Many Buddhists in the Nikaya, Mahayana, and Vajrayana traditions consider there to be three type of Buddha: Samyaksam Buddha (often simply referred to as “Buddha”), Pratyeka Buddha, and Sravaka Buddha.
The three kinds of Buddha
Samyaksam Buddhas (Pali: Samma-Sambuddha, also known in Mahayana as Bodhisattva Buddhas) gain Nirvana by their own efforts, without a teacher for the entire path. They may then lead others to enlightenment by teaching the Dharma in a time or world where it has been forgotten or has not been taught before, because a Samyaksam-Buddha does not depend upon a tradition that stretches back to a previous Samyaksam-Buddha, but instead discovers the path anew. The Historical Buddha, Siddhartha Gautama, is considered a Samyaksam-Buddha.
Pratyeka Buddhas (Pali: Pacceka-Buddha, sometimes called Silent Buddhas) are similar to Samyaksam-Buddhas in that they attain Nirvana, however unlike the Samyaksam-Buddha, they are unqualified to teach. In Mahayana traditions, Pratyeka-Buddhas may remain silent, keeping the discovered Dharma to themselves.
Sravaka Buddhas (Pali: Savaka-Buddhas) gain Nirvana by hearing the Dharma as passed on from a Samyaksam-Buddha. Mahayana and Vajrayana teachings hold that, after attaining enlightenment, Sravaka-Buddhas may also lead others to enlightenment, but cannot teach the Dharma in a time or world where it has been forgotten or has not been taught before, because their enlightenment is dependent on a tradition that stretches back to a Samyaksam-Buddha.
Mahayana & Hinayana
Within the Mahayana tradition, the term Hinayana was coined to indicate those vehicles that lead only to the inferior (hina-) Buddhahood of a Pratyeka Buddha or a Sravaka Buddha. Inferior only because such vehicles do not lead to the full set of qualities of a Samyaksam Buddha. Regardless, this appelation has continued to cause understandable defensiveness from schools and traditions whose main goal is the Buddhahood of a Sravaka Buddha.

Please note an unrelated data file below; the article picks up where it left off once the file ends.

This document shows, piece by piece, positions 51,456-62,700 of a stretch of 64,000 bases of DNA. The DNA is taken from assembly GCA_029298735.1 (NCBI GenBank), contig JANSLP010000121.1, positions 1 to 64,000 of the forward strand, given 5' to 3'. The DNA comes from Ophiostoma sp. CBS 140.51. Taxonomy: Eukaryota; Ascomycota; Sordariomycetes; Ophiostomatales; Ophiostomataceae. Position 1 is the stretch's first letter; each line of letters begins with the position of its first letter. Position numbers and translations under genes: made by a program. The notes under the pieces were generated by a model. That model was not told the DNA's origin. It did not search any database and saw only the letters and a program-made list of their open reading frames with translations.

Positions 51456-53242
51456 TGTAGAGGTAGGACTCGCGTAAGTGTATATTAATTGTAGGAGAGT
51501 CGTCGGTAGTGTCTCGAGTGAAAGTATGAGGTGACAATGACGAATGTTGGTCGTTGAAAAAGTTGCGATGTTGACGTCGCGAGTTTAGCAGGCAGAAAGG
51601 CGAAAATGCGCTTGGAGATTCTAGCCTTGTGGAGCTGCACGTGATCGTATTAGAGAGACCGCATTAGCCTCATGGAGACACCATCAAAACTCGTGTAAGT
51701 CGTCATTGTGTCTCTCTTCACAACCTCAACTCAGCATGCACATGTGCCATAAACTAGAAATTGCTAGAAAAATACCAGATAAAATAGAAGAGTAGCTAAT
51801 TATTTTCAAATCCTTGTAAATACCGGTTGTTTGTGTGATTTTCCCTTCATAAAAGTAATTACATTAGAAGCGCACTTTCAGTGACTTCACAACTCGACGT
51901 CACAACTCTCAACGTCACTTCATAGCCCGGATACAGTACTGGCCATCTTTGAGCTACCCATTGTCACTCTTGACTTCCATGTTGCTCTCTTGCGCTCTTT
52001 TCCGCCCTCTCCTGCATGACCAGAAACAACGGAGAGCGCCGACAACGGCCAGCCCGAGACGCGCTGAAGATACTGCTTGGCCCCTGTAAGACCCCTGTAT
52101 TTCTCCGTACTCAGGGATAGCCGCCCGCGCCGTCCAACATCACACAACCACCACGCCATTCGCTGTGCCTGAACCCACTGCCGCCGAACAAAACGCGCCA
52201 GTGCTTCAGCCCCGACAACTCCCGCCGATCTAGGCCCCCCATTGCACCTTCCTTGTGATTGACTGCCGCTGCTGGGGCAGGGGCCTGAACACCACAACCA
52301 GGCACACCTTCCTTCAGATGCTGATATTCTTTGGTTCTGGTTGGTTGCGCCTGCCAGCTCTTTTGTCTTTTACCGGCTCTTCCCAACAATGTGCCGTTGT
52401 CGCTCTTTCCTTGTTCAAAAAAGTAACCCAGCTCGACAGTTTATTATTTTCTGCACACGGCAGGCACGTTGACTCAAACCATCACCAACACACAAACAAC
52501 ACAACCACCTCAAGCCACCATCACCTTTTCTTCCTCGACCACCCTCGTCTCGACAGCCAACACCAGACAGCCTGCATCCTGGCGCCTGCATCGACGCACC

The Lotus Sutra (a very early Mahayana sutra) makes the distinction between the vehicles according to the type of Buddha that arises, and all Buddhists agree that a Samyaksam Buddha is superior to a Sravaka Buddha or a Pratyeka Buddha, at least on the basis that only a Samyaksam Buddha can teach the Dharma where (or when) it has not been taught before.
Skillful means rather than ultimate teaching
Significantly, the three types of Buddha appear only rarely in Theravada texts, while in contrast Mahayana literature frequently invokes these three archetypes. However, even within Mahayana traditions, the three types of Buddha do not necessarily correspond to an ultimate teaching, but rather one that fits within a program of skillful means (upaya) or expedient practices. Notably, chapter 3 of the Mahayana Lotus Sutra, compares the three types of Buddha to three vehicles, namely a goat cart, a deer cart, and an ox cart. That discussion is followed by the statement that Buddha “Firstâ€¦ preaches the three vehicles to attract and guide living beings, but later he employs just the Great Vehicle to save them.” That is Mahayana (meaning “greater vehicle” in Sanskrit, a description rejected by Theravadans) transcends the three types of Buddha, rather than corresponding to a method for attaining status as one of the types. In short, while the three-Buddhas archetype remains popular, it is not universal among Buddhists, some of whom maintain a tradition of ekayana, the single vehicle or direct path to awakening.